ROUNDUP WEEK 22 – OCTOBER 30, 2020
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Two scary days coming up: Halloween and Election Day! To process both, we’ll be holding an open-ended Zoom conversation this Sunday night, 7PM EST / 5PM MDT. No formal questions, no formal topic; we just want to create a space pre-election to talk through some of our fears, hopes, action plans (regardless of the outcome), and other lingering anxieties or thoughts we may want to discuss. ZOOM MEETING HERE
Meeting ID: 876 0323 8781
OUR WEEKEND READS
- A Campaign of Voter Subtraction – Dr. Ibram X. Kendi investigates the ways that Trump supporters subtract and suppress votes from the total numbers in order to get their desired outcome. This piece is a heavily investigated, hardline explanation of all of the acts of voter suppression that have accompanied voter suppression efforts we’ve seen thus far in this election and those before.
- America Is About to Choose How Bad the Virus Will Get – Ed Yong talks about the risk of Trump’s reelection to our national pandemic response.
- The Appeal: New Tool to Explore Criminal Justice on the Ballot – a helpful tool for tracking crucial racial justice outcomes by tracking some of the biggest prosecutor, judge, and sheriff elections next week, particularly those that’ll have massive impacts on the future of criminal punishment policy.
- Police union used photo of Black toddler in Philadelphia unrest as ‘propaganda,’ lawyers say – how a police union exploited a photo of a toddler that they took moments before an officer assaulted his mother
- Working Educators’ Statement on Walter Wallace – a list of resources in support of protestors in Philly who are protesting the murder of Walter Wallace Jr., a Black man having an episode related to his mental illness who was shot by the police earlier this week. With that, we remind our readers of this powerful explanation of how we can reduce our reliance on policing and increase funding for crisis intervention alternatives to keep all of our community members safer.
“[Voter suppression] can be a U.S. Supreme Court telling you that you have to go and vote in the middle of a pandemic if you live in Wisconsin or Texas or Alabama. Voter suppression is when there is an attempt made to throttle your ability to vote. Most voter suppression activities have been perpetrated by Republicans because they find themselves on the losing end of an expansion of who can participate in our democracy. Typically the strongest predictor of political leanings is race, which means that whether they think they’re racist or not, most of the voter suppression actions are targeted at people of color because we are the most likely to vote Democratic. Their second favorite target is students. … The architecture of voter suppression is the same no matter where you live: Do they make it hard for you to register and stay on the rolls? Do they make it hard for you to cast a ballot, meaning, do they make it hard for you to get an absentee ballot or get to a polling place? Third, does your ballot count?”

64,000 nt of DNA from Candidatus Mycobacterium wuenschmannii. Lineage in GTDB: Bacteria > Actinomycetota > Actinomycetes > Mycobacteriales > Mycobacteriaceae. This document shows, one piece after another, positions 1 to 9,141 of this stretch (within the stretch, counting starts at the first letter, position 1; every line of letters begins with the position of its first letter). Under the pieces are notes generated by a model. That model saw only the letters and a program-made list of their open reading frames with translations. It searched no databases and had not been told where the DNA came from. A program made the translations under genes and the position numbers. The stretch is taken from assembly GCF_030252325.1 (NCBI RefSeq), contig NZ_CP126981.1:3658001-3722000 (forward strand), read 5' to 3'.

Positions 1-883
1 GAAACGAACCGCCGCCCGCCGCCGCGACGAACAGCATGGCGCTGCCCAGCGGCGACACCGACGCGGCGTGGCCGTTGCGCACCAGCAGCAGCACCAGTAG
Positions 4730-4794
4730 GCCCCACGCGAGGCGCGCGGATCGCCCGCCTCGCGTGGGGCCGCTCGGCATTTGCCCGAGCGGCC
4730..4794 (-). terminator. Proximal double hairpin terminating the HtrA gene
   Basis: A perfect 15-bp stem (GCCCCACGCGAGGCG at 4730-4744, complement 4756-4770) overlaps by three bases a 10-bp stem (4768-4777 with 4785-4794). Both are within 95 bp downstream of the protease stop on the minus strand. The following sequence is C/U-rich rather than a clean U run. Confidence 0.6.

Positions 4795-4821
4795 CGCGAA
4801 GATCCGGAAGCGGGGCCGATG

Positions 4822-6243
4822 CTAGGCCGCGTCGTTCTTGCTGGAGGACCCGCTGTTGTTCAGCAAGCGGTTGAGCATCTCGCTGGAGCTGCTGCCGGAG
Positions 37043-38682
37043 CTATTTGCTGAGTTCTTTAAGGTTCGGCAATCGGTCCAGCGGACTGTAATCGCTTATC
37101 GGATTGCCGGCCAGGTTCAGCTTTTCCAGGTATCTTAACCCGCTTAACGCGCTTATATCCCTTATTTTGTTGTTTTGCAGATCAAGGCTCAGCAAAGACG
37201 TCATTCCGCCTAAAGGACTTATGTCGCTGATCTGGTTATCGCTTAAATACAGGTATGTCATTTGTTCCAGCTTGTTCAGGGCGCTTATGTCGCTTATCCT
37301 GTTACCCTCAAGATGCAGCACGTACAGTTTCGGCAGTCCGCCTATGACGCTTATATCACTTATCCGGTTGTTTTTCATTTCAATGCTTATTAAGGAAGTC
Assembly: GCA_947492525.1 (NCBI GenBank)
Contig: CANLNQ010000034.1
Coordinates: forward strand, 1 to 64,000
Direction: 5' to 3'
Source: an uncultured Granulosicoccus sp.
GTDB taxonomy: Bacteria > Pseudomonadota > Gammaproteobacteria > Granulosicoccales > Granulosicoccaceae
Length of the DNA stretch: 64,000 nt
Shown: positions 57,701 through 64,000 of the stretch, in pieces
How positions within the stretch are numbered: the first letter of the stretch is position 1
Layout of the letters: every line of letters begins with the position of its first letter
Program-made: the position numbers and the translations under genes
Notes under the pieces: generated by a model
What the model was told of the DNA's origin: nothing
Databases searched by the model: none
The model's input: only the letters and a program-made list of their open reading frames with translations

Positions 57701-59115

Some last minute plugs for you as we head into our last weekend before the election:
- Phonebank for your favorite candidates: Swing Left, Indivisible, & Grassroot Dems are a great place to start your search.
- Sign up to be a poll observer. Don’t want to volunteer in a formal capacity? Make sure to plug in 866-OUR-VOTE into your phone in case you see issues at the polls. (Biden Campaign, League of Women Voters Toolkit)
- Go to BallotReady.org and pull up your ballot. Research 5 positions on your ballot that you hadn’t heard of before.
- Sign up to volunteer with the Election Protection Hotline if you’ve already voted, your neighbors/family members/other people you could give a ride to the polls have already voted, and are free all day on election day.
- DONATE to grassroots causes who will be most affected by the outcome of this election (stay tuned – we will feature some Monday’s newsletter!)
We made some graphics over on Instagram with more ways to gear up for election support this year. Go check them out and share them!
Remember to be culturally considerate if you are dressing up for Halloween tomorrow! If you have to justify why your costume “isn’t racist,” maybe that’s a sign you shouldn’t wear it.
Okay friends, see you Sunday with zero agenda and all the space you need to process the week ahead. Until then, we’re blaring Arianda Grande, Sam Smith, and Busta Rhymes’ new albums (it’s called self care? Okay?) and also this playlist of protest songs as we ride to the polls (it doesn’t include Emily’s favorite from 2015 and beyond, FDT Pt. 2, but that’s probably for the best).
We love you! We’re cheering for you! We can’t wait to see your Halloween costumes for your Zoom Halloween parties and socially distanced trick-or-treating!
Ellie, Emily, and Hayden
PS – remember Emily’s friend “R” in our newsletter Monday? She posted a more in depth instagram post about her voting experience, if you are interested in watching her talk about it.